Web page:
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St. Cecilia And A Truth Worth Dying For

November 22, 2018 Featured Today No Comments


This year Thanksgiving Day falls on November 22. Here in the United States, a Mass of Thanksgiving in the Ordinary Form of the Roman Rite will pre-empt what is normally celebrated on this day. But elsewhere around the world, and in the Extraordinary Form of the Roman Rite, it will again be the memorial of a young Roman bride who had resolved in life and in death to remain a bride of Christ.
In the basilica of Rome that bears her name and guards her tomb, the altar will be decorated for this feast with white and red flowers in testimony to who she was and what she died for. And at the center of the sanctuary, before the high altar, can be seen mortal man’s highest tribute to her — an exquisite white marble statue of a beautiful teenage girl peacefully asleep on her side, a snapshot in stone of what God has done to honor her for all time.
For about as long as there has been a roll call of early saints in the Roman Canon of the Mass, the name of St. Cecilia has been included. The fullest account of her life, the Acts of St. Cecilia, dates from between about AD 450 and 500, but the events it relates are set in the third century. It is an account that some have found too fantastic to believe, yet the statue in St. Cecilia’s Basilica is one sculptor’s sworn affirmation of a miracle that he and many others witnessed in confirmation of what the Acts assert.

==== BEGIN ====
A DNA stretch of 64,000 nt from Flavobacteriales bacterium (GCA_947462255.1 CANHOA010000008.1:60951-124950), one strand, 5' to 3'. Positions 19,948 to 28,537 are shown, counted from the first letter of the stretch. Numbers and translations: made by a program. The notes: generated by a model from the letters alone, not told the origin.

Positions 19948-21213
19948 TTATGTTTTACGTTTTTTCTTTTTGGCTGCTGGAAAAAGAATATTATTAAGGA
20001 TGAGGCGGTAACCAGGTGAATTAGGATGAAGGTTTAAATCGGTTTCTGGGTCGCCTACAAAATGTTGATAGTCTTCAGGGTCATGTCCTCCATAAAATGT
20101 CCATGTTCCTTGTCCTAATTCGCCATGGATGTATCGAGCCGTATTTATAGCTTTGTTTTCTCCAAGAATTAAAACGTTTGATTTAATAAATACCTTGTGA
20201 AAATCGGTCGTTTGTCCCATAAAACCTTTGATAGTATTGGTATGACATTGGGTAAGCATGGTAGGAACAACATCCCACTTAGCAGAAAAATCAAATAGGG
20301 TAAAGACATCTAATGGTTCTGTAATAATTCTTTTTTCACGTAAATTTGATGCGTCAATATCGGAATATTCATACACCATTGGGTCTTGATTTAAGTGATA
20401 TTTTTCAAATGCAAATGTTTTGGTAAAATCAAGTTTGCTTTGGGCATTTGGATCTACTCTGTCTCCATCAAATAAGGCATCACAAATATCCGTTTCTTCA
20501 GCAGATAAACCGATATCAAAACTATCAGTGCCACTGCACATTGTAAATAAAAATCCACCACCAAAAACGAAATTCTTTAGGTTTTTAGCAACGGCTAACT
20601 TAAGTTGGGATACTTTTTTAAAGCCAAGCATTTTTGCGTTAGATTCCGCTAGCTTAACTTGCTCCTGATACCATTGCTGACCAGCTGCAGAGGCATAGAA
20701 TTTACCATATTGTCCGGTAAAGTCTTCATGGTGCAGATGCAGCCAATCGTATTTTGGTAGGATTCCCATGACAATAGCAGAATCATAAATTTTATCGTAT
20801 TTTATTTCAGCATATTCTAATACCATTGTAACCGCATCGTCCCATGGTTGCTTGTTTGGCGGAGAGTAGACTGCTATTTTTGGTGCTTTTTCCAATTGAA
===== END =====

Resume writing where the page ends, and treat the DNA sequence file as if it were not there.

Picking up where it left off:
“Neither by day nor by night did Cecilia cease from divine colloquies and prayer,” her Acts relate, noting that this Christian daughter of a pagan Roman family carried the Gospel always with her, hidden within her clothing (Antonio Bosio, Historia Passionis. S. Caeciliae Virginis, Valeriani, Tibertii et Maximi Martyrum, necon Urbani, et Lucii, Pontificum, et Mart. Vitae, Rome, Stefano Paolini, 1600, p. 3).
A young man named Valerian sought from Cecilia’s family her hand in marriage. For her wedding day, Cecilia was clothed in a golden dress, its splendor concealing the hair shirt she wore as a penance. As musicians played the wedding music of pagan Rome, Cecilia sang to God in the depths of her heart with words adopted from Psalm 118: “May my heart and my body be blameless in thy statutes, that I may not be put to shame!” (cf. Psalm 119:80) (ibid., pp. 3-4).